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Nurses commit to new rape treatment center

Manatee County’s hospitals and a dedicated core of nurses are committed to improving the way victims of rape are treated here.

Thanks to the Sexual Assault Nurse Examiner program and the 16 registered nurses who graduated from its training, victims soon will avoid excruciatingly long waits in emergency rooms and inexperienced ER personnel handling potential evidence against perpetrators.

The SANE program stresses the meticulous collection of evidence while meeting the psychological needs of rape victims, most of whom are women.

“We really need to listen to what women who are assaulted tell us,” said Debbie Mann, a registered nurse and director of maternal child services at Manatee Memorial Hospital, who completed the training.

“And we need to know what we’re doing when we collect evidence.”

The sixteen nurses — they represent Manatee Memorial, Blake Medical Center, Lakewood Ranch Medical Center and Sarasota Memorial — will be on call to staff a SANE center when it opens at Manatee County’s Planned Parenthood office on 53rd Avenue East later this year.

That means rape victims 12 and older who arrive at ERs will be directed to the SANE center, where they will get a private room, individual care from a SANE nurse and compassionate counseling on everything from emergency contraception to sexually transmitted diseases to the procedure for pressing charges.

Too often, rape victims who did not have life-threatening injuries were forced to wait as ER staff treated more urgent cases, medical officials admitted. During the wait, victims are not allowed to eat, drink or urinate so that potential evidence may be preserved.

And general ER nurses weren’t always experienced in how to handle rape victims or the intrusive examinations.

According to studies, some victims reported feeling “re-raped” after receiving traditional medical care immediately after a rape.

“Over the past several years, all of these type of cases were handled in the emergency departments of the county’s hospitals, the issue being that it’s very difficult to establish a group of nurses that are very proficient,” said Tyler White, a registered nurse who is now the emergency department director at Blake Medical Center.

Cathy Wilson, who works at Manatee Glens’ Rape Crisis Center, led the effort for a SANE program as head of the county’s Sexual Assault Response Team, a consortium of officials from the counseling, law enforcement and medical communities.

“This is something that has been two or three years in the making. We have quite a few more sexual assaults than people think we do,” said Wilson, assistant director of outpatient services at Manatee Glens. “The biggest thing is that for victims it will create a different level of care they’ll be getting. It’s a victim-centered approach.”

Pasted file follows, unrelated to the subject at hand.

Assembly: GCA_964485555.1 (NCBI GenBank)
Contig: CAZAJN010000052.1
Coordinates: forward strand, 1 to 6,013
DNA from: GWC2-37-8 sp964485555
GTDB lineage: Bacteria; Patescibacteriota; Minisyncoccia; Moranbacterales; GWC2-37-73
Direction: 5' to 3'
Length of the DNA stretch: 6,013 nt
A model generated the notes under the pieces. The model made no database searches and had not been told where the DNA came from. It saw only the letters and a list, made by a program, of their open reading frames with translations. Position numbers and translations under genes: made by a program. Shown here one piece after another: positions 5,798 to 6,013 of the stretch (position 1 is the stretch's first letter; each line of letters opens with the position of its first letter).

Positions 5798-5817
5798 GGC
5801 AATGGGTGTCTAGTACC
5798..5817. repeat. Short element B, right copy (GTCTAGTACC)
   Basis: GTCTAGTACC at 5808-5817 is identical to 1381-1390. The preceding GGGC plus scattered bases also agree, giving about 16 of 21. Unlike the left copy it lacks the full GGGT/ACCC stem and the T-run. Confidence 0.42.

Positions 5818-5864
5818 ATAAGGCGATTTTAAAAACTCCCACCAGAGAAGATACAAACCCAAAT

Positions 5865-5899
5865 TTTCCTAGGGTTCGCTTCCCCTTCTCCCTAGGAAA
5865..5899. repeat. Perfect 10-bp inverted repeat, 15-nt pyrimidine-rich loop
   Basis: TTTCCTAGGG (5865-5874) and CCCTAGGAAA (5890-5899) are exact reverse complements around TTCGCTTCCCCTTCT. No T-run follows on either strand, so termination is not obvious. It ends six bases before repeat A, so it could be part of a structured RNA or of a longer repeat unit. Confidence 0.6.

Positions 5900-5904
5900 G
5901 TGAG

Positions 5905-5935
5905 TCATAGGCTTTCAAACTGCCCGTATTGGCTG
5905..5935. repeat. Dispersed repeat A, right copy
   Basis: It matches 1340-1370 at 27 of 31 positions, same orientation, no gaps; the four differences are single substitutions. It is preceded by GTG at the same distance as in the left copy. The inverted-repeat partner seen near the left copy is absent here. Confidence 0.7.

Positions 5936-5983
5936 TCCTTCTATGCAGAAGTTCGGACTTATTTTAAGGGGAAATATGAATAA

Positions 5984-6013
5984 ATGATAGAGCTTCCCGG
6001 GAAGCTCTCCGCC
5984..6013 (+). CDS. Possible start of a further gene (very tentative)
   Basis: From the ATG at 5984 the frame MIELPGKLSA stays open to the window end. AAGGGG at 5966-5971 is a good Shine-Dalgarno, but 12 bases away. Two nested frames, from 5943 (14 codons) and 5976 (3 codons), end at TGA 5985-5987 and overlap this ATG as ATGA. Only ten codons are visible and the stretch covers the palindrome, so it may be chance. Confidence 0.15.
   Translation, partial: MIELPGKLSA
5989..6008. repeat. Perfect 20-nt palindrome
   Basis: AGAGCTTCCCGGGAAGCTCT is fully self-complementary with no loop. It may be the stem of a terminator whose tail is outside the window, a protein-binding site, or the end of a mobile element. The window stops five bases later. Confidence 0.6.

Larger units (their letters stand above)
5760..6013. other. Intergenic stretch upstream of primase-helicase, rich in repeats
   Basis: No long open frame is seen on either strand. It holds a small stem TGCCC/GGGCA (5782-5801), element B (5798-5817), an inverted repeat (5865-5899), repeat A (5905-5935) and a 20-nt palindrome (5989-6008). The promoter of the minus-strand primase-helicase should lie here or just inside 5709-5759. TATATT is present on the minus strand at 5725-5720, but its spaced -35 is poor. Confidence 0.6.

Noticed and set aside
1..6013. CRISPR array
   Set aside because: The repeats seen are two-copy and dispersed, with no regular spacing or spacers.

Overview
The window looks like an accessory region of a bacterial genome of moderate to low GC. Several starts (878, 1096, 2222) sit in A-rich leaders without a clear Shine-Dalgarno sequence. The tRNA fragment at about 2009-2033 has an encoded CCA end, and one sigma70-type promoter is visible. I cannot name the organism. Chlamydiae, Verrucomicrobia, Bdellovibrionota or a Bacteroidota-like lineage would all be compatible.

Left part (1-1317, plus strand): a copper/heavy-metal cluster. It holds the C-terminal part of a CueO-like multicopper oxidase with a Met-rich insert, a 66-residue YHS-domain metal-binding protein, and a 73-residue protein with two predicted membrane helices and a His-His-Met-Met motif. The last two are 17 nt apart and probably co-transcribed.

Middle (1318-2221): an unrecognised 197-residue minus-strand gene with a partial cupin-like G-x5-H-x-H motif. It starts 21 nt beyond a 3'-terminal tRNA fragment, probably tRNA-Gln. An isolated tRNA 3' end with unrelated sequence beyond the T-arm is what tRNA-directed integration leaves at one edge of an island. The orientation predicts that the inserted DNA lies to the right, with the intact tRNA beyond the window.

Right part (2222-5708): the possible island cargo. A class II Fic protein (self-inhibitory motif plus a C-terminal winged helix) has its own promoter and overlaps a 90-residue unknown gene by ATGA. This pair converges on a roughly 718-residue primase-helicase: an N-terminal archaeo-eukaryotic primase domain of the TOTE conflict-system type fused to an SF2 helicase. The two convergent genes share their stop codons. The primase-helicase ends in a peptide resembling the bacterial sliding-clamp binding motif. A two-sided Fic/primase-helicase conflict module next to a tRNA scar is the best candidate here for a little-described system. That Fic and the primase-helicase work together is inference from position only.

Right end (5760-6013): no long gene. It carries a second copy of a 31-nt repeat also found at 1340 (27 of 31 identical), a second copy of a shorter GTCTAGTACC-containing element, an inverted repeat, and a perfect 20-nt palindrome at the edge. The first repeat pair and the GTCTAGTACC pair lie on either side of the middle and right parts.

Wilson said 82 rape examination kits were completed in 2009 in Manatee County.

The SANE training was held May 10 through 14 at Blake Medical Center. The Florida Council Against Sexual Violence conducted the 40-hour program.

“Sexual Assault Nurse Examiners are critical to the sexual assault response process,” said Jennifer Dritt, the council’s executive director. “Their expertise in collecting forensic evidence and providing medical treatment is vitally important to ensuring that victims continue on the road to recovery and that law enforcement and prosecutors are able to bring perpetrators to justice.”

The Suncoast Workforce Board awarded the SANE center $3,107 in federal workforce training funds, and that was matched by the Manatee-Sarasota Workforce Funders’ Collaborative. The money paid for the training, which cost $250 per nurse, and for the instructor to spend a week in Bradenton.

But there was still the matter of paying the nurses for time away from their regular jobs.

White said he mentioned the funding difficulty to Rose May, Blake’s chief nursing officer. “She said, ‘We need to make this happen,’ ” he said. Thanks to May’s efforts, the hospitals later agreed to pay the nurses’ salaries for the week.

White praised the hospitals’ management for their “altruistic” approach to the training. SANE nurses signed a commitment to the center, not their individual hospitals, which means they can continue to serve the center if they change jobs.

“The goal here wasn’t necessarily to improve the training profile of any one of the hospitals. It was to provide the much-needed resources to open a SANE center in Manatee County. That is rare,” White said.